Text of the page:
Australia also has called on the former Soviet client state to abandon any pursuit of weapons of mass destruction before it returns to the fold.
As Professor Reynolds says, it's working. Does this mean that PM Howard isn't one of the foreign leaders hoping John Kerry wins in November?
Senior BBC staff are threatening to take some flagship programmes off the air rather than face criticisms from an internal inquiry launched in the aftermath of Hutton.
A remarkable series of internal battles, which has pitched some of Britain's most senior broadcasting figures against one another, has led to the threats. The inquiry, chaired by the BBC's director of policy, Caroline Thomson, has been described as a 'kangaroo court'.
Executives and presenters complained that the inquiry went against natural justice, was trying to find scapegoats for the Hutton debacle and had poisoned relations. The strength of feeling among senior BBC figures comes at a difficult time for Acting Director-General Mark Byford, who has been attacked for agreeing to the inquiry.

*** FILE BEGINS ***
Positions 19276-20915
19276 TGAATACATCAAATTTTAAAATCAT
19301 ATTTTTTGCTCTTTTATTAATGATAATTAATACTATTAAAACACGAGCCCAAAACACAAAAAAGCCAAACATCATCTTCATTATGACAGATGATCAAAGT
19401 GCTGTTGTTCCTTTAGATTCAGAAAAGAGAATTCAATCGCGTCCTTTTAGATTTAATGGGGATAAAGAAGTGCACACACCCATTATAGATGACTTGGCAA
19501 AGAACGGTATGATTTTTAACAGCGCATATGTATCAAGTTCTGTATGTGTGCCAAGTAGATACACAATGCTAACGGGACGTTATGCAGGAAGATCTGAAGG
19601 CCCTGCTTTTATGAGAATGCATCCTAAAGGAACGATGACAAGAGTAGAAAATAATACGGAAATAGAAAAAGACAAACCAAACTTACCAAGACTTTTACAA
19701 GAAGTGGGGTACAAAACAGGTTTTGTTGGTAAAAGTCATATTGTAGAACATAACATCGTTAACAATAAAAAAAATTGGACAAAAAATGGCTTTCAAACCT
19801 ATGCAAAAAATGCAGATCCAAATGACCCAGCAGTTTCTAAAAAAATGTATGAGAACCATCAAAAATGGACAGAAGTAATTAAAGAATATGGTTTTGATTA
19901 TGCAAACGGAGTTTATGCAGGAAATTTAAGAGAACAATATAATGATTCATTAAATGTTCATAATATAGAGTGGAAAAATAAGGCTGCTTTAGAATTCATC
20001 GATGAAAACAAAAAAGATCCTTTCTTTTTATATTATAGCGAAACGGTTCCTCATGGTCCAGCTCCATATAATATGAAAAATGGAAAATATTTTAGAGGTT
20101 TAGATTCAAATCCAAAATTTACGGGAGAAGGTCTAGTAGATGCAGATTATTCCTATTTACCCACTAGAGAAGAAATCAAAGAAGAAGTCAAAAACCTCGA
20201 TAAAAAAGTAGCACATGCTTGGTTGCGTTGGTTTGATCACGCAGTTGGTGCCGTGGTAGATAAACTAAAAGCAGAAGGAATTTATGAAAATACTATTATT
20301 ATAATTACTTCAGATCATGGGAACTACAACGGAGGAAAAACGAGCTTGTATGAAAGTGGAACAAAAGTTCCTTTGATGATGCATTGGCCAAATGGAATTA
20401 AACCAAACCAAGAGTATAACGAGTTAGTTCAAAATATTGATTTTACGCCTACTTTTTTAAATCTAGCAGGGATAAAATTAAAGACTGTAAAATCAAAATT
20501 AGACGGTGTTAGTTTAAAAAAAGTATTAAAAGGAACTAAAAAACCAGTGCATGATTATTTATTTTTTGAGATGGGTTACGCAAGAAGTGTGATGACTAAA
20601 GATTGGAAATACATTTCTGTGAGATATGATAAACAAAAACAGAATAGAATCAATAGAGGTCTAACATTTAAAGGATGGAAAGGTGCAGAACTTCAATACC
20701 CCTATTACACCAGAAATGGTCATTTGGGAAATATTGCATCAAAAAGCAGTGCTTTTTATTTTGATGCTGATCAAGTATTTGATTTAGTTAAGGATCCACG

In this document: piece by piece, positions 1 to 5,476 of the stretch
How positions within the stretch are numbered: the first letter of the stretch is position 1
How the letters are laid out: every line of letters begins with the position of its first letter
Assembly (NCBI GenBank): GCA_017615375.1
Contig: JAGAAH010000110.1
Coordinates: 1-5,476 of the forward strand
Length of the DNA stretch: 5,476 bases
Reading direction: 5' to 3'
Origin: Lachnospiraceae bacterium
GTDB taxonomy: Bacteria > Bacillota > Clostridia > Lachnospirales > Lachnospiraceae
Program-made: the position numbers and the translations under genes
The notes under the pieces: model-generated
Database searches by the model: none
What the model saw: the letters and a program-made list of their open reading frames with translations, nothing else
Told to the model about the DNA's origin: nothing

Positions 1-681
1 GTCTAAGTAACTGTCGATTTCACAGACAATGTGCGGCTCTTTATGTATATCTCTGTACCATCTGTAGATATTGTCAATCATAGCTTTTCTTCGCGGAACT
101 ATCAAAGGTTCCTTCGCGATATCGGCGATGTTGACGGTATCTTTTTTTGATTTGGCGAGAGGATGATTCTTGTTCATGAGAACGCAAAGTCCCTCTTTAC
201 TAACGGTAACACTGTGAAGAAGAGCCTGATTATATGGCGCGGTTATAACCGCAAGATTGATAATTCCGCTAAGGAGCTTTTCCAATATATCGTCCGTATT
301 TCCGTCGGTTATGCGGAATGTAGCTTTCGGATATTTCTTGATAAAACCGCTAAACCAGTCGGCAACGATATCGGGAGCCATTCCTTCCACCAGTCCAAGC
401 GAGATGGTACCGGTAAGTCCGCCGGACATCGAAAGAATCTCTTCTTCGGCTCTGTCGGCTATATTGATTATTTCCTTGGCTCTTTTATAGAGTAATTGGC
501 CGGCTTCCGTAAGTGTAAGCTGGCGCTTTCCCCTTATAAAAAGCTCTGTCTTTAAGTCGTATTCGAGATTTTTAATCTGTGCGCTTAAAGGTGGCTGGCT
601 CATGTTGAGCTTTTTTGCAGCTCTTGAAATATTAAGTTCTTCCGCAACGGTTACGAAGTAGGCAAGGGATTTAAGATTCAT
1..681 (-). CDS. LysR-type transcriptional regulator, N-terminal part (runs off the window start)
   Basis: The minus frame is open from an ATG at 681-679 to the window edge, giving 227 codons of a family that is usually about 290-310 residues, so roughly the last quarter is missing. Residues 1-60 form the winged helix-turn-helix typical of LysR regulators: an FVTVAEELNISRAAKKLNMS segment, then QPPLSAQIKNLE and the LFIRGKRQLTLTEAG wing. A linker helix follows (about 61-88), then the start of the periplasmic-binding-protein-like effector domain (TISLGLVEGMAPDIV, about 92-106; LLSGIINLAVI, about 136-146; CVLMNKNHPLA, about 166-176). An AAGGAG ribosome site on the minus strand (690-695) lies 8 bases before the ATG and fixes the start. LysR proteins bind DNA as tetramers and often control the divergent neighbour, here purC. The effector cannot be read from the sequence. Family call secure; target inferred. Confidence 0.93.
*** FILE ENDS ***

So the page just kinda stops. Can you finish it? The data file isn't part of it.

Byford hopes to become the next Director-General to succeed Greg Dyke, who resigned after Hutton. But staff said he could be presiding over 'mass walkouts' if individuals are attacked by the inquiry.
Stars such as political editor Andrew Marr, Newsnight presenter Jeremy Paxman, and Today's John Humphrys and Jim Naughtie have all raised concerns at the process that has been likened to 'the BBC's own Guantanamo'.
While Professor Reynolds is correct, we should do as our betters instruct and look for the root causes of the problem, rather than just it's symptoms. It would seem to me that the BBC, or more correctly, some at the BBC now regard themselves as some version of an absolute monarchy, ruling the realm of the airwaves through their royal will, placing themselves above us commoners and merchants, chafing at any challenge to their divine right to pontificate, extracting taxes from the populace to support their palaces and wars, issuing rhetorical bills of attainder for their political enemies, and expecting everyone to admire and celebrate the pomp and circumstance of their court. How dare these rustics presume to pronounce judgment on their betters, without so much as a "by your leave?" One can easily imagine the response to this challenge to their authority by Mr. Paxman, Mr. Marr, and Mr. Humphrys echoing Charles I, "I lyke this not."